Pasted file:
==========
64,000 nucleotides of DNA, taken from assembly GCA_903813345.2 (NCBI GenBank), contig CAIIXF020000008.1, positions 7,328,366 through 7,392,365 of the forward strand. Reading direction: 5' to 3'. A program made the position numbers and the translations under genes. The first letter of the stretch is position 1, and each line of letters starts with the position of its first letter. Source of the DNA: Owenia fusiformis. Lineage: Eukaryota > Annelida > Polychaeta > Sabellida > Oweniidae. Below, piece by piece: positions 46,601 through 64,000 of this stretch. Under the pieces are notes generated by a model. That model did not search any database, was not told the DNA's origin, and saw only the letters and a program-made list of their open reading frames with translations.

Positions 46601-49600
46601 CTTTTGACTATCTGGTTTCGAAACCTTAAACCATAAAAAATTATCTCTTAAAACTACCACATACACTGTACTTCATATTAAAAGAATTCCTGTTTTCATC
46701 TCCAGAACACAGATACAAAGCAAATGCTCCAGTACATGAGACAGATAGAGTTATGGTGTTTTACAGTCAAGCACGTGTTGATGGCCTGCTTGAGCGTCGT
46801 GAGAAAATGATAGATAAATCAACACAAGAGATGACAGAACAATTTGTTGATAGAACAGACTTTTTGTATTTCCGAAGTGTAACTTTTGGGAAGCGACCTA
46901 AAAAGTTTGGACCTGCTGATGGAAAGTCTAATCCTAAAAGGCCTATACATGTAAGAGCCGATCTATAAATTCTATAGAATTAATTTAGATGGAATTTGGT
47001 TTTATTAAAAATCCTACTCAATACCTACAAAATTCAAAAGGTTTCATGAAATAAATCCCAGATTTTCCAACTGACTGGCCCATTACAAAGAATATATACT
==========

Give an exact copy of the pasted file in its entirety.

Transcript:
64,000 nucleotides of DNA, taken from assembly GCA_903813345.2 (NCBI GenBank), contig CAIIXF020000008.1, positions 7,328,366 through 7,392,365 of the forward strand. Reading direction: 5' to 3'. A program made the position numbers and the translations under genes. The first letter of the stretch is position 1, and each line of letters starts with the position of its first letter. Source of the DNA: Owenia fusiformis. Lineage: Eukaryota > Annelida > Polychaeta > Sabellida > Oweniidae. Below, piece by piece: positions 46,601 through 64,000 of this stretch. Under the pieces are notes generated by a model. That model did not search any database, was not told the DNA's origin, and saw only the letters and a program-made list of their open reading frames with translations.

Positions 46601-49600
46601 CTTTTGACTATCTGGTTTCGAAACCTTAAACCATAAAAAATTATCTCTTAAAACTACCACATACACTGTACTTCATATTAAAAGAATTCCTGTTTTCATC
46701 TCCAGAACACAGATACAAAGCAAATGCTCCAGTACATGAGACAGATAGAGTTATGGTGTTTTACAGTCAAGCACGTGTTGATGGCCTGCTTGAGCGTCGT
46801 GAGAAAATGATAGATAAATCAACACAAGAGATGACAGAACAATTTGTTGATAGAACAGACTTTTTGTATTTCCGAAGTGTAACTTTTGGGAAGCGACCTA
46901 AAAAGTTTGGACCTGCTGATGGAAAGTCTAATCCTAAAAGGCCTATACATGTAAGAGCCGATCTATAAATTCTATAGAATTAATTTAGATGGAATTTGGT
47001 TTTATTAAAAATCCTACTCAATACCTACAAAATTCAAAAGGTTTCATGAAATAAATCCCAGATTTTCCAACTGACTGGCCCATTACAAAGAATATATACT